We find both the appeal and the cross-appeal in this case to be without merit. Because the District Court did not abuse its discretion in finding that Banov failed to conduct an adequate prefiling inquiry, we affirm, on that ground alone, the court's decision to sanction Banov under Rule 11; we specifically do not endorse the trial court's separate finding that Banov could be sanctioned for continuing to represent his client once postfiling contingencies revealed the client's suit to be nonmeritorious. We also find no abuse of discretion in the size of the court's sanction award. Finally, we remand the case so that the District Court, subject to the Supreme Court's decision in Cooter & Gell v. Hartmarx Corp., --- U.S. ----, 110 S. Ct. 275, 107 L. Ed. 2d 256 (1989), can enter an award for the expenses attributable to HHC's successful defense of the District Court's sanction order.
It is so ordered.
HHC initially sought sanctions against Rice, as well, but withdrew this portion of its motion, apparently in exchange for Rice's dropping an additional claim for malicious prosecution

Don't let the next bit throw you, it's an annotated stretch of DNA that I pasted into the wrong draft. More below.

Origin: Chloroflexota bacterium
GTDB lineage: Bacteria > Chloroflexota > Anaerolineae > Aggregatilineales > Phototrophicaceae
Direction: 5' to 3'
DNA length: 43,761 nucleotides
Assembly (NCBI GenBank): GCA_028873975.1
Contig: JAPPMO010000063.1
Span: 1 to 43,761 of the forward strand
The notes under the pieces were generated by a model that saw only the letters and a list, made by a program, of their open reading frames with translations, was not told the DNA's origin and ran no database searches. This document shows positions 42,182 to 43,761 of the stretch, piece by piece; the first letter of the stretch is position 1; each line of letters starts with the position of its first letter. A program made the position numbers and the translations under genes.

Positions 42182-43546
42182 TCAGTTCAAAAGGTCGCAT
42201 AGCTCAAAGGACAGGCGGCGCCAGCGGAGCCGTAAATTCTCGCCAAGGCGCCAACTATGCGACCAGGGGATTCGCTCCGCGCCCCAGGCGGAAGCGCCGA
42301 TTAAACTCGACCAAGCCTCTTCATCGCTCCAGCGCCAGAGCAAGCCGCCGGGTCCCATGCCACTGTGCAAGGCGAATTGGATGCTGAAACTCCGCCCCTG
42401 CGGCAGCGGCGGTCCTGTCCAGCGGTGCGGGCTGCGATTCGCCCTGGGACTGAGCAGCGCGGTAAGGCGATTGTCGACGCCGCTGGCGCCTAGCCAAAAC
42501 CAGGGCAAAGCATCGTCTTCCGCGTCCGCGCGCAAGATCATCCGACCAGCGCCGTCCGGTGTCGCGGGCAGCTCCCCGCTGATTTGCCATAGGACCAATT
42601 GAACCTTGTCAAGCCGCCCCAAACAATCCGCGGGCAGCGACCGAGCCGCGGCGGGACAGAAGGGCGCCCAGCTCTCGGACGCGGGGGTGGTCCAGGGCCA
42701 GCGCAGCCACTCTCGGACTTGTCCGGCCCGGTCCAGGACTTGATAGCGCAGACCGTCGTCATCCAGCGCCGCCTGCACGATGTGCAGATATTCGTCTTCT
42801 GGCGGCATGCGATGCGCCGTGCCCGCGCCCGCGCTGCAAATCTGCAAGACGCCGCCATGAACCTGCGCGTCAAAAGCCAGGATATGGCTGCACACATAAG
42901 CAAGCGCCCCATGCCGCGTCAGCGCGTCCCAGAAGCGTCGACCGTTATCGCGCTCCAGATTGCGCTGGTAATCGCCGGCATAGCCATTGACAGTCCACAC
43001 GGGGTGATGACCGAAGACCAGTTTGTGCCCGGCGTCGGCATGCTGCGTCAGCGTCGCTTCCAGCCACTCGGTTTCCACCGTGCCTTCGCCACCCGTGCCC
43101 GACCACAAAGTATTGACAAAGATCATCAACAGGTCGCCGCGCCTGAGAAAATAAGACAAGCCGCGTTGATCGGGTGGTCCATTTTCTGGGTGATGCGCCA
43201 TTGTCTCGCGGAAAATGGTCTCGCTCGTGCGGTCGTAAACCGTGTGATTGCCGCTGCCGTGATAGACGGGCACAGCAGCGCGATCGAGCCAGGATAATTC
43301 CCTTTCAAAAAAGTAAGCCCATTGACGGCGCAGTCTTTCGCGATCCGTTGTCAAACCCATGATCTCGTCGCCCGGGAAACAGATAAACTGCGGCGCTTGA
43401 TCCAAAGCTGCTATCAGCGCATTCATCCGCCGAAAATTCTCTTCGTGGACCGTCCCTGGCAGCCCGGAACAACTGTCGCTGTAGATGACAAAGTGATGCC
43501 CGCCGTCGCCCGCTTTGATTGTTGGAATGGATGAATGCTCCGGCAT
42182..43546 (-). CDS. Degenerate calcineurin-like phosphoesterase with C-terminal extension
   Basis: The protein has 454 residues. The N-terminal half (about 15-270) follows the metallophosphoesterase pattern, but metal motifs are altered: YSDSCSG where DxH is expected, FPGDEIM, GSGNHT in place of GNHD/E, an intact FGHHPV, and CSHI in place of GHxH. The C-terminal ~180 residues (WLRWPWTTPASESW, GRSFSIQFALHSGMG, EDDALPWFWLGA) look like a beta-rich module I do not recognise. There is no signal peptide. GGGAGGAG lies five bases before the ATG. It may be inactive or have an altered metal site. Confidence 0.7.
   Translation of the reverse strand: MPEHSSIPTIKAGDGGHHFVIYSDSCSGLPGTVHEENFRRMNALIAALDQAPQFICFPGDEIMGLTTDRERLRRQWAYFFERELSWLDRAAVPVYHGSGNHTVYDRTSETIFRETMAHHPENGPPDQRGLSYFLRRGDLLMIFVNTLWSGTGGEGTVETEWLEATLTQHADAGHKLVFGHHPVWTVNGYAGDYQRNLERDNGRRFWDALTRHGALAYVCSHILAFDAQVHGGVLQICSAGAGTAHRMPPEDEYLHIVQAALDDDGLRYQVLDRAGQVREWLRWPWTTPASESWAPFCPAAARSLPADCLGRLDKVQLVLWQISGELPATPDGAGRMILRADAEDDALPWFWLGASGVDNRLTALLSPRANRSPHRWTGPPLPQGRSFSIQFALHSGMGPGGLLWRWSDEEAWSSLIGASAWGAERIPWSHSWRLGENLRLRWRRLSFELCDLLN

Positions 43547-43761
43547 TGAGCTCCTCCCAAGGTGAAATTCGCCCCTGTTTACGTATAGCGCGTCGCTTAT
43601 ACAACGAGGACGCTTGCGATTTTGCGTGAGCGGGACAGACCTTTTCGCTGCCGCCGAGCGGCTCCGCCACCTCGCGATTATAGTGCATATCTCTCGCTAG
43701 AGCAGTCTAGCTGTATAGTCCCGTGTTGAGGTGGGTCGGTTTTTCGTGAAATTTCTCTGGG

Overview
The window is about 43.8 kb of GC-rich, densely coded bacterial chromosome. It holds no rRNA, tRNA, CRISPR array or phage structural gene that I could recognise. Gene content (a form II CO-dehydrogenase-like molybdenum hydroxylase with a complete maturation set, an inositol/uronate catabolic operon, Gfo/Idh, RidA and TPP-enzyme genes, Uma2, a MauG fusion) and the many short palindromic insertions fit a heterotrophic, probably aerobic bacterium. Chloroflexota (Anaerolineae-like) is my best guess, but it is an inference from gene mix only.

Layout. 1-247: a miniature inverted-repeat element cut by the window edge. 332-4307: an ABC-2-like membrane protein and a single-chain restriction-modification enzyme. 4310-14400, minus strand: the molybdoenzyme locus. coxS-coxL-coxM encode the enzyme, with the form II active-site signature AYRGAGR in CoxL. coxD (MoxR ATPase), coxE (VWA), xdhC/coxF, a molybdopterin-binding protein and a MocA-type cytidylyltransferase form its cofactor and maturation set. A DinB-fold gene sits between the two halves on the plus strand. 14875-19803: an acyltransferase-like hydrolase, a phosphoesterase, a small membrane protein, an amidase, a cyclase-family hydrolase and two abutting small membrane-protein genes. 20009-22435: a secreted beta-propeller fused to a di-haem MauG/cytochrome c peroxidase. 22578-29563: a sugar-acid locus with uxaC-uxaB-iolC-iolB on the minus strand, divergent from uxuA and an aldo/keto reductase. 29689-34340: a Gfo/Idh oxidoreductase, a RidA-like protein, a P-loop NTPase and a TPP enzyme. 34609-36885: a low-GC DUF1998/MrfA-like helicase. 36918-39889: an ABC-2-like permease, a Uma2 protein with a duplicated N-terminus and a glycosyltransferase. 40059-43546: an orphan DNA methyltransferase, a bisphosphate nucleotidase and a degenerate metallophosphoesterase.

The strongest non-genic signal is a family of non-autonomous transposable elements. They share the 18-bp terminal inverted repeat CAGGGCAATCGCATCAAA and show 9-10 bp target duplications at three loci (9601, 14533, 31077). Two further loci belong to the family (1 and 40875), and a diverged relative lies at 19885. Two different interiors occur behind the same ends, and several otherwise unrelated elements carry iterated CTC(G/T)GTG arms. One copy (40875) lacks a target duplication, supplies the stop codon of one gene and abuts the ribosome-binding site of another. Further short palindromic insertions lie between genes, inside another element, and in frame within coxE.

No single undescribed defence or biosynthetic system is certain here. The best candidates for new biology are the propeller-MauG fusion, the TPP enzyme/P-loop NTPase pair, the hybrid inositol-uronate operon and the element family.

Rule 11 states in relevant part:
Every pleading, motion, and other paper of a party represented by an attorney shall be signed by at least one attorney of record in the attorney's individual name.... The signature of an attorney or party constitutes a certificate by the signer that the signer has read the pleading, motion, or other paper; that to the best of the signer's knowledge, information, and belief formed after reasonable inquiry it is well grounded in fact and is warranted by existing law or a good faith argument for the extension, modification, or reversal of existing law, and that it is not interposed for any improper purpose, such as to harass or to cause unnecessary delay or needless increase in the cost of litigation.... If a pleading, motion, or other paper is signed in violation of this rule, the court, upon motion or upon its own initiative, shall impose upon the person who signed it, a represented party, or both, an appropriate sanction, which may include an order to pay to the other party or parties the amount of the reasonable expenses incurred because of the filing of the pleading, motion, or other paper, including a reasonable attorney's fee.